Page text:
Music of Rolv Yttrehus

Symphony no.1
My Symphony No 1 is in a single movement, subdivided by tempos as:
Moderato - Adagio - Allegro - Moderato - Adagio.

The piece begins high in the violins, with a crescendo, moving
quickly from very soft to very loud. It then drops to a forceful
attack on a middle register dissonance to which the woodwinds respond
with frenetic activity as the violins continue for another 5 measures.
This same crescendo gesture returns a minor third higher in measure
26, at about one minute and eleven seconds on this compact disc,
(1:11) and then again (Track 2), yet another minor third higher,
joined this time by its inversion in the lower strings ascending in
contrary motion as the music slows while making a transition to the
next section.

The Adagio begins in a quiet, espressivo manner, in muted strings,
with solos in the French horn and woodwinds, which leads into a
passage called The March of the Minor Thirds, or the C Major
Substratum of the World (Track 3), a highly disguised, remote allusion
to the most basic of all chord progressions in tonal music, the
descending circle of fifths.

The Allegro section (Track 4) contains The Procession of the
Trichords, in which dissonant three-note chords are passed between
trumpets, woodwinds, and trombones. This is followed by a section in
which Harmon muted trumpets contribute a stifled, suppressed, and
smoldering atmosphere to the delicate textures heard here. A cantus
firmus in tuba and piano follows (1:40). A quick, ascending four note
motive appears first in the lowest register of the piano (3:01), then
a bit later, low in two muted trombones (3:13). Finally in the second
Moderato section, The Grand Crescendo (Track 5), the motive appears
very softly in two low register clarinets, ending on the notes which
launch the next section, The Grand Crescendo. This section corresponds
somewhat to the development section of the classical symphony. It
begins as a lengthened, highly intensified restatement of the
crescendo motives heard earlier in the violins, now beginning with the
softest of clarinet notes, at ppp making a massive crescendo as it
gradually accumulates all of the instruments of the orchestra, to a
ffff with a fermata. After an explosion, the orchestra continues with
the dyads heard in the opening violins, this time in bass register
instruments, with woodwinds, brass, and string instruments, and
percussion scampering about in jagged and disjunct contrapuntal
activity. A large share of the developmental and exploratory fury of
the work takes place in this section. Two cantus firmus generated
passages follow. The first is a Parallel Ninths Cantus Firmus in
horns, violas, double basses, contrabassoon, and piano (Track 6),
followed by a Mirror Canon Cantus Firmus in trombones, tuba, and piano
(Track 7). These C.F.s serve as foils, against which the rest of the
orchestra can bounce, clash and ricochet with fierce abandon.
In Track 8, an eight note phrase (4+4) is heard in the tuba, ending
on a low E - preparation for the low D to follow later. The drive to the climax
is led by three high-register trumpets. After the climax, occasional
afterbursts are heard, the last of which (Track 9) precedes the
arrival at low D, which is held as a pedal point for eight measures.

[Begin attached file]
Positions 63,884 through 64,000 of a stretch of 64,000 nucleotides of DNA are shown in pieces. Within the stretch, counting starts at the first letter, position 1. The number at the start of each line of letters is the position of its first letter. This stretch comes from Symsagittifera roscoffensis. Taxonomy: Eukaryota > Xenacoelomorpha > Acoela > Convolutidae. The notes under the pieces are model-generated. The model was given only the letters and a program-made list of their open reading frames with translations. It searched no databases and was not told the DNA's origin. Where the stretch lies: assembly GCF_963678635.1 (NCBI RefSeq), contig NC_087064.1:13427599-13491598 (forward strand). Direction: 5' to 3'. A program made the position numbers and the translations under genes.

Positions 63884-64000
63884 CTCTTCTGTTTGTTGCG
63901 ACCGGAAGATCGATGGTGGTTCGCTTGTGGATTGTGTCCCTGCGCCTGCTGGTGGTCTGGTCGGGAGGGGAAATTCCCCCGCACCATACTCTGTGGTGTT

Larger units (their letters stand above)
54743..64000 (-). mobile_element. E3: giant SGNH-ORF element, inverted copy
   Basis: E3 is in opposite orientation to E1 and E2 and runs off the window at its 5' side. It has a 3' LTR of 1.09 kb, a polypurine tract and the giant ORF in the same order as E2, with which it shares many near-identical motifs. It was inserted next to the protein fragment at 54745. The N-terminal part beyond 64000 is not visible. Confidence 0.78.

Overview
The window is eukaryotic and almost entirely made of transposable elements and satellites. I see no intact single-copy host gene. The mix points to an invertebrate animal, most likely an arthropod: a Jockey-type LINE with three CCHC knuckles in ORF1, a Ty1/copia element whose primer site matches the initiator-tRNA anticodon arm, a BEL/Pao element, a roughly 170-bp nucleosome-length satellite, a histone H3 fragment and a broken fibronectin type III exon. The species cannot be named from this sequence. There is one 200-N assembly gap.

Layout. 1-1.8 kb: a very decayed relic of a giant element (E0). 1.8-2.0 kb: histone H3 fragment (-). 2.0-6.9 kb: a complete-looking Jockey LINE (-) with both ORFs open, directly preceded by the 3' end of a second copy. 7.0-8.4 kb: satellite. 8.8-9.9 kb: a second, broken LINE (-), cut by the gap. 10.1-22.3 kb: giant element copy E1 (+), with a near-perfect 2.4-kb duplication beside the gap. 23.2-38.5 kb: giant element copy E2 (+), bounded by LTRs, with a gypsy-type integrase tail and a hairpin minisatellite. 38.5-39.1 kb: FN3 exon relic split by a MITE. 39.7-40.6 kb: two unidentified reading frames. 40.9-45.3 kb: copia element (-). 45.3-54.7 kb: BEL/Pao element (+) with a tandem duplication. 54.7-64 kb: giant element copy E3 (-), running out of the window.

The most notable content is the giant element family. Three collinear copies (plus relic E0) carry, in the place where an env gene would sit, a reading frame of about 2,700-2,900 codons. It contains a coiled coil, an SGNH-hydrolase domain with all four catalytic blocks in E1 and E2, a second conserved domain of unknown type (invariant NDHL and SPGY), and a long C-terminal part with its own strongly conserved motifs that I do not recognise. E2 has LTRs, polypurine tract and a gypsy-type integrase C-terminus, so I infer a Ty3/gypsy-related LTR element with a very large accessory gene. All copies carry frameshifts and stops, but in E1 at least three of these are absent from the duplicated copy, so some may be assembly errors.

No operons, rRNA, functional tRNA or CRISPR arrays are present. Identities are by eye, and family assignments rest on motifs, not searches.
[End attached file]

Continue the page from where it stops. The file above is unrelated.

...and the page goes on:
This is a structurally important arrival point, comparable to the
arrival on the tonic in a tonal work. The transition to the Coda
follows (16:45), one section of which restates the four-note xylophone
figure (Track 10) heard early in the piece. The music gradually
settles down to a sustained and quiet ending, a notable feature of
which is a subdued ppp four note melody heard in three low
register flutes in unison, fading to pppp.

Gradus ad parnassum
Nietzsche claimed that one must have chaos inside oneself if one is
“to give birth to a dancing star.” I suppose I took this to heart when
I made a series of taped improvisations in which I “sing” and play the
piano in a wild, orgiastic, and gleeful manner. Two of these
uninhibited recitations were edited and transcribed to become the
Lieder Recital of the Dionysian Muse, Numbers I and II (1:21 into
Track 12 and 1:53 into Track 17). They are manifestations of the raw
energy of art - the Dionysian fury - sometimes joyous, sometimes
fearsome, present in the human psyche - the chaos Nietzsche refers to.
Such was the germination for my piece Gradus Ad Parnassum
On the other end of the spectrum is the Apollonian power, the power
to constrain these Dionysian forces, and with great
intellectual-artistic energy, bring them under control, to produce the
balance, restraint, and clarity needed for a work of art. Nietzsche
again: “ must organize the chaos in that these two
art impulses are compelled to develop their powers in strictly mutual
proportion, according to the law of eternal justice” (Track 18).
The Nietzschean portions of the text are taken from Thus Spake
Zarathustra, The Birth of Tragedy, and Thoughts Out of Season. The
Latin portions and the title, Gradus Ad Parnassum are taken from
Johanna Joseph Fux’s famous treatise on counterpoint of 1725. From
this work are taken certain words of inspiration to young composers,
and complaints about the lowering of standards and the diminishment of
artist ideals that Fux witnessed in the early 18th Century, and which
we all witness today. In the section called, The Master’s
Inspirational Message (Track 14), there appears a passage which states
Fux’s well known cantus firmus (D F E D G F A G F E D). in a version